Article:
APCA strongly opposes OSHA's revisions to the Improve Tracking of Workplace Injuries and Illnesses final rule. Under OSHA’s new rule, companies in construction and certain other designated industries will be required to electronically submit OSHA form 300 and 301 information annually if they have more than 100 employees and form 300A information if they have 20 or more employees.

While APCA believes in the importance of workplace safety and transparency, OSHA’s changes to the rule raise several critical issues. Under this rule, companies will be required to publicly disclose the sensitive employee information and private medical records recorded on these forms, a government-mandated breach of confidentiality and betrayal of the trust that should exist between employer and employee. Online reporting of the information poses a cybersecurity threat, as sensitive information could be accessed by bad actors. And OSHA’s stated intention to make this information accessible online to the general public is troubling as well. Even with redacted information, there is a risk of individuals and specific injuries or illnesses being identified, which could lead to privacy breaches and potential harm to employees and employers alike.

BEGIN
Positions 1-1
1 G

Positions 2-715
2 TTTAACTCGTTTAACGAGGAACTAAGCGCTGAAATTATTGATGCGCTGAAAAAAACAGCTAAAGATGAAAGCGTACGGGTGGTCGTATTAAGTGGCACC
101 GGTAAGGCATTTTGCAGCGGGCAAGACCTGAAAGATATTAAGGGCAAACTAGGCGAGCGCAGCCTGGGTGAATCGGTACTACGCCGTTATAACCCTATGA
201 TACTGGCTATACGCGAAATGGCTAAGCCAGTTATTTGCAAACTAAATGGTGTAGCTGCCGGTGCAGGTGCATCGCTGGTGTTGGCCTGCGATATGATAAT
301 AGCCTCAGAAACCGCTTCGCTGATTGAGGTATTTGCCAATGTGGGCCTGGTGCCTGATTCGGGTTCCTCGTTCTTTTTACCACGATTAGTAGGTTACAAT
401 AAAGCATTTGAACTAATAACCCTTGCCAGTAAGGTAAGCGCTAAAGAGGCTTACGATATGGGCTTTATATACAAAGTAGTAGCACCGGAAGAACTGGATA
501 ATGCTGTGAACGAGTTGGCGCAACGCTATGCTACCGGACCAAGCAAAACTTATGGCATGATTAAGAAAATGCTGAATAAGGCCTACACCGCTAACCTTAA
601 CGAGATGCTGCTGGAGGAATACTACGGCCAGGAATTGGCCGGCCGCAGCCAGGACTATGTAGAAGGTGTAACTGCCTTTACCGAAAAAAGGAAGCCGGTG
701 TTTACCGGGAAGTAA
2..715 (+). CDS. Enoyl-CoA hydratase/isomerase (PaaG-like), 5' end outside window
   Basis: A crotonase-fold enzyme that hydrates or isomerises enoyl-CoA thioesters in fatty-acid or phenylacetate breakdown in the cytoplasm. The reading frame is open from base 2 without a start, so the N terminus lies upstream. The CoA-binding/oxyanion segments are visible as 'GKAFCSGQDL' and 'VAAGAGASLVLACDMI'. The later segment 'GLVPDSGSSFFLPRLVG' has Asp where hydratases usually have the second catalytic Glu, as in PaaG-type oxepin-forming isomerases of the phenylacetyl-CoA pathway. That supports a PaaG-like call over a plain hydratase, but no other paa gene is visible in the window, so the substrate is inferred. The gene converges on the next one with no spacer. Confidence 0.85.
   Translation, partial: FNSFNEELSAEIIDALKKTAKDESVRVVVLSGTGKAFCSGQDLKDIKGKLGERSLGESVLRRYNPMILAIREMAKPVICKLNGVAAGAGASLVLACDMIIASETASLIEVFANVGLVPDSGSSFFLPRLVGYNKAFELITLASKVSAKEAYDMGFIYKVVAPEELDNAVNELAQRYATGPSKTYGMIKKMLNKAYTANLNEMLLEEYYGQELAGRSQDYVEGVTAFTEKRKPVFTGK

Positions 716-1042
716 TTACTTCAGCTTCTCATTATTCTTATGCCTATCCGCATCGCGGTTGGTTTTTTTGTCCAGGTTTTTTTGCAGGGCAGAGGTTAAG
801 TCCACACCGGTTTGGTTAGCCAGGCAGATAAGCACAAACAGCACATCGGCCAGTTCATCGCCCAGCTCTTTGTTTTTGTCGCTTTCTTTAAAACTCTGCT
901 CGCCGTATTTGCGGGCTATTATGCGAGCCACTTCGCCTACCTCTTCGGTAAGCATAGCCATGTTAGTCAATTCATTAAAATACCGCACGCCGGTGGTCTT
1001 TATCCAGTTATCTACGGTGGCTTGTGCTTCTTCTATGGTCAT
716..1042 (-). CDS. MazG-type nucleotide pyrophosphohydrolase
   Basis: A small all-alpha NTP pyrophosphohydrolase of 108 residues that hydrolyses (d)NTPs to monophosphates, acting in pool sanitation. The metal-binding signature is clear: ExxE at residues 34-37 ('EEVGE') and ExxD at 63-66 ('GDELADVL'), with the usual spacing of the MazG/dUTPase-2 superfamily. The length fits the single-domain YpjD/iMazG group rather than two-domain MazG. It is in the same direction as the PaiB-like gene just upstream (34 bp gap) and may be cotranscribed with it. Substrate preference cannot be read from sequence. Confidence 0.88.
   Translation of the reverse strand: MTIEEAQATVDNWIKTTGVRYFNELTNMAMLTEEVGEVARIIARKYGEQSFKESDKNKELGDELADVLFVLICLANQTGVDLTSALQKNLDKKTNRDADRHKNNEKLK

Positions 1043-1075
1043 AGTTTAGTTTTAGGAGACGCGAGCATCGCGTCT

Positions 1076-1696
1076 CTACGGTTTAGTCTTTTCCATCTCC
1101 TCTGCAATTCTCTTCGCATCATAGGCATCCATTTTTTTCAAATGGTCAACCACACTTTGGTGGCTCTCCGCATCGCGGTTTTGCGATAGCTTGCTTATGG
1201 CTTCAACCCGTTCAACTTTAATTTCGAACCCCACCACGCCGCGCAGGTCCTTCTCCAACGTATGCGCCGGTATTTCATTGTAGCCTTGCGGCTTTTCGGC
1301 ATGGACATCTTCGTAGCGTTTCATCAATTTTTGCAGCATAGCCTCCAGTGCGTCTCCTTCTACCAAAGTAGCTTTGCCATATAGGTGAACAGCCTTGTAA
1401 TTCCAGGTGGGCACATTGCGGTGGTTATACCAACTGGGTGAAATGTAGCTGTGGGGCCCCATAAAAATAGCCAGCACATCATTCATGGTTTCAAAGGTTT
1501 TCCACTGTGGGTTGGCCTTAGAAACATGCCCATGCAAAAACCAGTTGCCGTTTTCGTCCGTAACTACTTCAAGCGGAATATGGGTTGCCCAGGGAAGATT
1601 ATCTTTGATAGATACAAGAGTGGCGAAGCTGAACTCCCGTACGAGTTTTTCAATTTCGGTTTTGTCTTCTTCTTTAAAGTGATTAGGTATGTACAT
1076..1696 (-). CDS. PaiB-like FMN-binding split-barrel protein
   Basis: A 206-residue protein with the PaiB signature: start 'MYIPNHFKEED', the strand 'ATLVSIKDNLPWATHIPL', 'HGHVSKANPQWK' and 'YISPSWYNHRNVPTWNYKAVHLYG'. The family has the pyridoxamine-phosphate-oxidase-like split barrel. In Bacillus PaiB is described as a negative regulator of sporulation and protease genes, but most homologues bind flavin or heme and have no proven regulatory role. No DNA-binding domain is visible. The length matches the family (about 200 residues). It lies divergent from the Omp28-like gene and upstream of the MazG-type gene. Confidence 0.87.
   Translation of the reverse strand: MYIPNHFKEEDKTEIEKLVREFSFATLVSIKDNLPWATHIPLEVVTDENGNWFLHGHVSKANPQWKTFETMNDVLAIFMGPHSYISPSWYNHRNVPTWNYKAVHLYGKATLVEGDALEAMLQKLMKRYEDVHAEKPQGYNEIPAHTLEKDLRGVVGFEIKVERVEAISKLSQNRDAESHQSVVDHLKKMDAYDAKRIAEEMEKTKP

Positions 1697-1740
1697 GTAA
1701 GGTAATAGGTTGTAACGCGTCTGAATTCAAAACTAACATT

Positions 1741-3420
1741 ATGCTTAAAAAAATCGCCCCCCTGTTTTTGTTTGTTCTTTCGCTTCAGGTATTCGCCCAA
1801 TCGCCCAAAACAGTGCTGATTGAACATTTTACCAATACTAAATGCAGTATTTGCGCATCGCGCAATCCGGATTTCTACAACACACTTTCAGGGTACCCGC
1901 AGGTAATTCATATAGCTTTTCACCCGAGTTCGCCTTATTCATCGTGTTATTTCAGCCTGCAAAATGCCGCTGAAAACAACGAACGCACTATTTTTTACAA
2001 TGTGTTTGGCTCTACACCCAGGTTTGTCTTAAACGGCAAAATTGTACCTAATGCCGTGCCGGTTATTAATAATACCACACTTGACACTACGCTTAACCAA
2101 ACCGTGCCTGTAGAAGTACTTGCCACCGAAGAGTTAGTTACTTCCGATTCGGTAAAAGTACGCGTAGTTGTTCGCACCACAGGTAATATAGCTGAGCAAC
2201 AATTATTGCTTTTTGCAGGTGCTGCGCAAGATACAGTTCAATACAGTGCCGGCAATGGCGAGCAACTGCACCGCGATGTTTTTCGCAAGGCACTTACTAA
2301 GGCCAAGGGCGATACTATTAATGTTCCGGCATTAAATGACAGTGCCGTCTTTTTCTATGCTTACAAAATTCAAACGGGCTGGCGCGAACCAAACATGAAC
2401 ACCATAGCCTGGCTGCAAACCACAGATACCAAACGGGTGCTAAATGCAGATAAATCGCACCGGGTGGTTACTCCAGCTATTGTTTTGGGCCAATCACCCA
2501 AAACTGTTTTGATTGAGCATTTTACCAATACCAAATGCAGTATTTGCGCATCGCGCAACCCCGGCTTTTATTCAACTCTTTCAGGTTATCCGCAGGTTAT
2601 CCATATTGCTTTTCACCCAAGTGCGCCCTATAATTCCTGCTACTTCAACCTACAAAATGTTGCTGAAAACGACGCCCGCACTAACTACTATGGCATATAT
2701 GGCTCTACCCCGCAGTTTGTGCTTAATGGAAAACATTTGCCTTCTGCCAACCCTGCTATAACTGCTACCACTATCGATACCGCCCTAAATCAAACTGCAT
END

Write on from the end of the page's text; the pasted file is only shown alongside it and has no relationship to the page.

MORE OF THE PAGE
Worryingly, this information will also be made available in such a way that it is easy to take specific injuries or illnesses out of context and thus paint a misleading picture of a contractor’s safety record and workplace. Unions and union-friendly organizations are free to use reported data out of context and without regard to a company’s actual safety record to paint a contractor’s workplace as unsafe as a part of a unionization campaign or for other purposes. We are forced to ask – if this rule does nothing to help improve employee safety, who is it for?

Many others have spotlighted the above concerns, and changes to these requirements were made in 2019 with good reason to address them. APCA members have robust and strong safety programs – at the end of the day, we all want everyone to come home safe and unharmed. We remain committed to working with industry partners and OSHA to improve workplace safety; however, the changes to the injury reporting rule do nothing to achieve that goal and could harm both our members and the workforce as a whole. We urge OSHA to reconsider the changes to address our very real concerns and to withdraw the changes in advance of their effective date of January 1, 2024.